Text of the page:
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Re: Australian economy

Postby Bam » 05 Nov 2017, 12:12

Lefty wrote:Interesting titbit....

Dodgy FTA’s helped kill the car industry

The first Toyota closure reason was actually the so-called “free trade” agreements that Australia signed. Probably these agreements had more of an effect on Japanese executives in Nagoya than anything else.

The Japanese could not understand why we kept signing “free trade” agreements that were not free trade agreements at all. John Howard signed the Thailand free trade agreement, which allowed free entry of Thai motor parts into Australia but whacked huge tariffs and other restrictions on exports of Australian motor parts and cars into Thailand. We were conned.

General Motors in Australia complained that the so-called US “free trade” agreement prevented unfettered access of Australian cars to the United States. Conned again.

In 2013-14, the Japanese believed that the looming Korean — and indeed Japanese — “free trade” deals would see the Australian motor industry unfairly disadvantaged once again.

Australia could overcome the effect of these “free trade” deals with massive subsidies. The Japanese could never work it out and assumed that Australians were either stupid or did not want a motor industry.


I worked as the Australian Treasury’s trade guy in the early-2000s when the Thailand-Australia and the Australia-US FTA’s were negotiated. And I distinctly remember the former included a clause giving Thailand unfettered (but unreciprocated) access to the Australian market, which subsequently helped fuel the explosion of imported commercial utes into Australia (let alone car parts).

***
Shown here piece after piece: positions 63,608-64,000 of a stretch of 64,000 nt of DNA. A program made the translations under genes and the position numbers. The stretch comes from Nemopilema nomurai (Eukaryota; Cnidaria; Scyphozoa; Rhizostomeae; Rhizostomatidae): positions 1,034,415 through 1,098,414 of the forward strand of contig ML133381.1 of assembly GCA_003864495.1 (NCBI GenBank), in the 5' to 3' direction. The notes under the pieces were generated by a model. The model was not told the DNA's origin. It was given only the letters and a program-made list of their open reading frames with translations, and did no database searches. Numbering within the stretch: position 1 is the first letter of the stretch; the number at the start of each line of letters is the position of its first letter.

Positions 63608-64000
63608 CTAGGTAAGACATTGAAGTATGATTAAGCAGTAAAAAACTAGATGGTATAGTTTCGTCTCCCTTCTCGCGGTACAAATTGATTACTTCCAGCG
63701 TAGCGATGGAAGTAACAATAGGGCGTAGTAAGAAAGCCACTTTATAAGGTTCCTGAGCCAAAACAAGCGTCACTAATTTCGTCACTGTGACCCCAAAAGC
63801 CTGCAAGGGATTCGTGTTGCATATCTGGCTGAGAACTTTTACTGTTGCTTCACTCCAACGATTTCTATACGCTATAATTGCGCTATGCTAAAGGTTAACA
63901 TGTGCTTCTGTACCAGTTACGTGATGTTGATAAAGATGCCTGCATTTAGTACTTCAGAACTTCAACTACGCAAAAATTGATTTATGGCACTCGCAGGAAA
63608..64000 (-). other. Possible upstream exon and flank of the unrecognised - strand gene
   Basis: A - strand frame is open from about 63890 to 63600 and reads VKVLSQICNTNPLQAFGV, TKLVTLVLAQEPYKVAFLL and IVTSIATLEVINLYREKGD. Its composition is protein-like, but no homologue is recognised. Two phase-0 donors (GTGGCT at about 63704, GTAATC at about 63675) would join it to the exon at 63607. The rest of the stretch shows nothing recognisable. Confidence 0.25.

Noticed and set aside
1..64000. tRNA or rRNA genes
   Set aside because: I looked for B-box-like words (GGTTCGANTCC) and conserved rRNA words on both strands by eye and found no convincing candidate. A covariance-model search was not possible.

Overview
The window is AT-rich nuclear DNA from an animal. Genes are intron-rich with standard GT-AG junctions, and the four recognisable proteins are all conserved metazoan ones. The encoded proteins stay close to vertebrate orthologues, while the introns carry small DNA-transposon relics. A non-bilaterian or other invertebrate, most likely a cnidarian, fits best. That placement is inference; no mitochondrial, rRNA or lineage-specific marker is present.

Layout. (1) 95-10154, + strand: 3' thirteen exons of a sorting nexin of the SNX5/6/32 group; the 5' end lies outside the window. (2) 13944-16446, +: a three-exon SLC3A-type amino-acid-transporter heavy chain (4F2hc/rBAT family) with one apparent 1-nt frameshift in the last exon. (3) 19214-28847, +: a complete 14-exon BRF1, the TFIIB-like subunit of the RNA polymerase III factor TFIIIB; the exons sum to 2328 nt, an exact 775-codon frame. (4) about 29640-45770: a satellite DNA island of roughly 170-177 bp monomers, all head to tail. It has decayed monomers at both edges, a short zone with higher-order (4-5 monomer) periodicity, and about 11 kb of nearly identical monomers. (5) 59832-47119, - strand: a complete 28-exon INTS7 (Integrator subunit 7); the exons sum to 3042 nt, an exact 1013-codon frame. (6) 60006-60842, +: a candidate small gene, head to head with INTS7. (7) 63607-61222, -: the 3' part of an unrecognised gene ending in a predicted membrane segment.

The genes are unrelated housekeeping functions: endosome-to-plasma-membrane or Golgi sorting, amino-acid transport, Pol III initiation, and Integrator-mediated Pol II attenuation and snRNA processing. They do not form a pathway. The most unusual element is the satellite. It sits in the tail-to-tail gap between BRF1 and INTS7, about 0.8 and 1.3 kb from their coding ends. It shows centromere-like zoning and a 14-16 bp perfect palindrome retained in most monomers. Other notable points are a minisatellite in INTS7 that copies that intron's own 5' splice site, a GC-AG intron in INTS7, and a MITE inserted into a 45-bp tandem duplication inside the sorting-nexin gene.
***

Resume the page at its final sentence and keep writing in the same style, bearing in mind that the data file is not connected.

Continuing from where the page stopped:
Australians - at least many of the elite - seem to posses a unique brand of ideological stupidity difficult to find elsewhere. The remarkable zeal that we show at so willingly gutting ourselves of any truly productive capacity and crushing our own ability to innovate and adapt into the dirt must be regarded with amazement by other nations. The Japanese invented hari-kari and they still appear astounded at our ideologically-driven slow suicide.

How many other nations have taken their own entire mechanical engineering capacity - and all the spin-offs than arise from R&D in the field - and just casually tossed the entire industry in the garbage, in the unshakable belief that food and dirt exports and selling each other real estate are all we will ever need - we can just import every other last thing we consume.

To say call this stupidity really is inadequate and does not do justice to what we keep doing - this deluded belief that we can (and should) just ditch any ability to produce anything except bulk commoddities and can remain a rich first-world nation by simply borrowing to consume most of what we consume is stupidity on such a monumental scale that it really should have it's own special dictionary definition.

This sort of dullwitted tomfoolery happens whenever the Coalition is in power. Their adherence to neoliberal ideology mandates signing free trade agreements no matter what the cost. The result - the gutting of so many Australian jobs without creating new ones, and lining the pockets of the few at the expense of the many.

By rights, we should scrap all the free trade agreements that we have signed, renegotiate new ones with much better terms, and sign no free trade agreements without the voters ratifying them first with plebiscites.
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Re: Australian economy

Postby HBS Guy » 05 Nov 2017, 12:36

Hear hear Bam!
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Re: Australian economy

Postby Lefty » 07 Nov 2017, 06:54

Merryl Lynch understands the one-way street nature of using private sector credit growth as the major economic driver....

"We concede that official rates at 1.5 per cent did not get to levels seen in the major economies during the 'race to the bottom' of global QE, but the longer that rates remain on hold, then the greater the number of marginal households that take on debt at the current level of rates will make any future adjustment more painful," they write.

http://www.smh.com.au/business/markets-live/markets-live-asx-set-for-bright-start-20171105-gzff9c.html